- By Andy Balaskovitz
PINE RIDGE, S.D. — On the western edge of the Pine Ridge Reservation in South Dakota, tribal officials hope a major solar energy project will help tap into the vast potential of renewable energy projects on tribal land across the U.S.
The planned Lookout Solar Park project — which could exceed $200 million and add up to 140 megawatts to the state’s paltry solar energy portfolio — would be the largest of its kind in the state. The South Dakota Public Utilities Commission could vote on a settlement agreement for the project this month.
Lynn Dee Rapp
Lynn Dee Rapp, founder of Eagle Opportunity and a tribal citizen of the Oglala Sioux Tribe, said the Pine Ridge Reservation includes a “significant amount” of land that could be developed for utility-scale solar or wind projects, and that a nearby transmission line has capacity to take on more power. These are key requirements for tribes interested in pursuing large-scale renewable energy projects as an economic development pathway.
Rapp added that the Lookout Solar Park would employ 200 to 400 people for construction, with a hiring preference for people living on the reservation through a Tribal Employment Rights Ordinance (TERO). German developer Wirsol Solar AG is leasing the property from Rapp’s family.
“The important thing that will happen is employment,” Rapp said of the project. “We are lacking in opportunities that produce jobs.”
The multi-million dollar investment includes land leases and an 11-mile connection to the nearby Western Area Power Administration’s transmission line. If approved, developers would need off-takers for the power, which Rapp is optimistic could be found through virtual power purchase agreements with large corporations.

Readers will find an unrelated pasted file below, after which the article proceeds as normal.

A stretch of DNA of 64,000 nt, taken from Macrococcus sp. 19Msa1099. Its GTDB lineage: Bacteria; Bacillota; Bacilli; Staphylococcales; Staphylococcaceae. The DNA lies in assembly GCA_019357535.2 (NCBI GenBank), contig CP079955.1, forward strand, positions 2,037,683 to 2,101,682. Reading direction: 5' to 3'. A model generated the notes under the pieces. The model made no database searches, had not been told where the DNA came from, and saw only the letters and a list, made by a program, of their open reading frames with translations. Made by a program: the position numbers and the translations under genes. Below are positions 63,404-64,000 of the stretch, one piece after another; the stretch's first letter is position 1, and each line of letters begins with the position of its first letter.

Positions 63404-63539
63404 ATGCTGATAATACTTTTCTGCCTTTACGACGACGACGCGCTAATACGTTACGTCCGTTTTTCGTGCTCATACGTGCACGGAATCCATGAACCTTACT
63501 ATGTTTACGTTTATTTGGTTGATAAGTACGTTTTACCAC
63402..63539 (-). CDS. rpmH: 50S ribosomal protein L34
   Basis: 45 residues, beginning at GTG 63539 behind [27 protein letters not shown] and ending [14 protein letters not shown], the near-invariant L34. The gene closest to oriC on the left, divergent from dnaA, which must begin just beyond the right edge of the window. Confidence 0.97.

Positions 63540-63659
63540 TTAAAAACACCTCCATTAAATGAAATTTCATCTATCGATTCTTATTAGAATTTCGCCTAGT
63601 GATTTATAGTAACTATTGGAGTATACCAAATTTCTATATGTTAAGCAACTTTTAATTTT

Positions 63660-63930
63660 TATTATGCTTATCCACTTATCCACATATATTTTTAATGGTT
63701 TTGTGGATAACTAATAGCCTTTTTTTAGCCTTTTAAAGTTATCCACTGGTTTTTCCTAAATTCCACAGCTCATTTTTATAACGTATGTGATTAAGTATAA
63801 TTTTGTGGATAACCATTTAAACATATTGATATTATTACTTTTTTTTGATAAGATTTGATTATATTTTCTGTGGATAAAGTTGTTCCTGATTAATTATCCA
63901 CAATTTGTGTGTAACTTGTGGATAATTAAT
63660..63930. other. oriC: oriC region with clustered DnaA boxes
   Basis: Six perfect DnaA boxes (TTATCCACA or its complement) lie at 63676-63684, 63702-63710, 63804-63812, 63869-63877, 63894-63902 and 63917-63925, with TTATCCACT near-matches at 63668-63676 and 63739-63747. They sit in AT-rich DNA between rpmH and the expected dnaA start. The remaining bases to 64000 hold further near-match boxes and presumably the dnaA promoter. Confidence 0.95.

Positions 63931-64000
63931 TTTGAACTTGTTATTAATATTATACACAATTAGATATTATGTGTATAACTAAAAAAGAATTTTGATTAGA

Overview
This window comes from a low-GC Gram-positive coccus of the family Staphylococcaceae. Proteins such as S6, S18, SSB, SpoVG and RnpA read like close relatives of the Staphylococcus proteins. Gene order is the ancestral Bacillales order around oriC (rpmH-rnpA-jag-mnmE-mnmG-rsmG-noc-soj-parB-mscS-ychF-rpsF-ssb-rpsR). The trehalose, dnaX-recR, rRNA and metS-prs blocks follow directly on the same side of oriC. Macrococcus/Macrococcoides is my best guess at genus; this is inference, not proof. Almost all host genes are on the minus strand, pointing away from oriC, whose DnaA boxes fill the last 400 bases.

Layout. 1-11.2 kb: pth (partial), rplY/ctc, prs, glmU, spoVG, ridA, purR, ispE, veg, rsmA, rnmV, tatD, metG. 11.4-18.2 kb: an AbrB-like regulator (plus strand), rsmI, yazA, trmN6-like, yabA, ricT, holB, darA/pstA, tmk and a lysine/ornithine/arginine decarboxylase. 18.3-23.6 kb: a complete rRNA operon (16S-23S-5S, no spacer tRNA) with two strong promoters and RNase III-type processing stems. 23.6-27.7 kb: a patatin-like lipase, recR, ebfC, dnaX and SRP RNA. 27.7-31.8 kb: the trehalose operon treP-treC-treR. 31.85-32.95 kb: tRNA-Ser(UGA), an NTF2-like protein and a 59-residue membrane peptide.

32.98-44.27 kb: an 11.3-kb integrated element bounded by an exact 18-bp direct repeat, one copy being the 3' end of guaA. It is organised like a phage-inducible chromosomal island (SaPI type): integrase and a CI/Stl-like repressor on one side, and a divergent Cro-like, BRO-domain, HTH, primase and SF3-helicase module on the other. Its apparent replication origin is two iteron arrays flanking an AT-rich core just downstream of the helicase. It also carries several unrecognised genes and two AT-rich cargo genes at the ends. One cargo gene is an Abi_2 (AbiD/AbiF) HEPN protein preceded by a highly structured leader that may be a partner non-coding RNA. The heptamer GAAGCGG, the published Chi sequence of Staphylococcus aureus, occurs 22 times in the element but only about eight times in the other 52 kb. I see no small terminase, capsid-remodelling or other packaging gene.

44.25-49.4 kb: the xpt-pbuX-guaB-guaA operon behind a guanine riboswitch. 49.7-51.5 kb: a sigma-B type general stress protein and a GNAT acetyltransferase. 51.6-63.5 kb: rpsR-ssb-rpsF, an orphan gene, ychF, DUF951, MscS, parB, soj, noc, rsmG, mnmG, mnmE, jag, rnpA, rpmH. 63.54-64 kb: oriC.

The Lookout Solar Park highlights both the opportunities and challenges for large-scale renewable energy projects on tribal land. The projects can lead to construction jobs, new investment and greater self-sufficiency. However, obtaining financing, identifying suitable and large tracts of land, overcoming federal government bureaucracy, and access to both transmission lines and power off-takers remain barriers.
However, an increasing number of tribes across the U.S. see economic development potential in clean energy.
Solar, in particular, is “creating economic opportunities, people are going to work learning this new way to honor the old ways,” said Henry Red Cloud, founder of Lakota Solar Enterprises. “Our language, songs, dance and ceremonies are all based around the sun. (Solar) is taking this up to the next level and bringing that forward.”
Federal and tribal officials have identified thousands of megawatts of renewable energy potential on reservations. The Pine Ridge project is among dozens of proposed solar and wind projects on tribal lands, Bloomberg reported this year, including 500 MW in solar projects on the Moapa River Indian Reservation in Nevada.
Red Cloud has called renewable energy “new casinos.” He has spent more than a decade training more than 1,000 students to install residential solar heating systems, and has visited more than 100 tribes to discuss clean energy opportunities.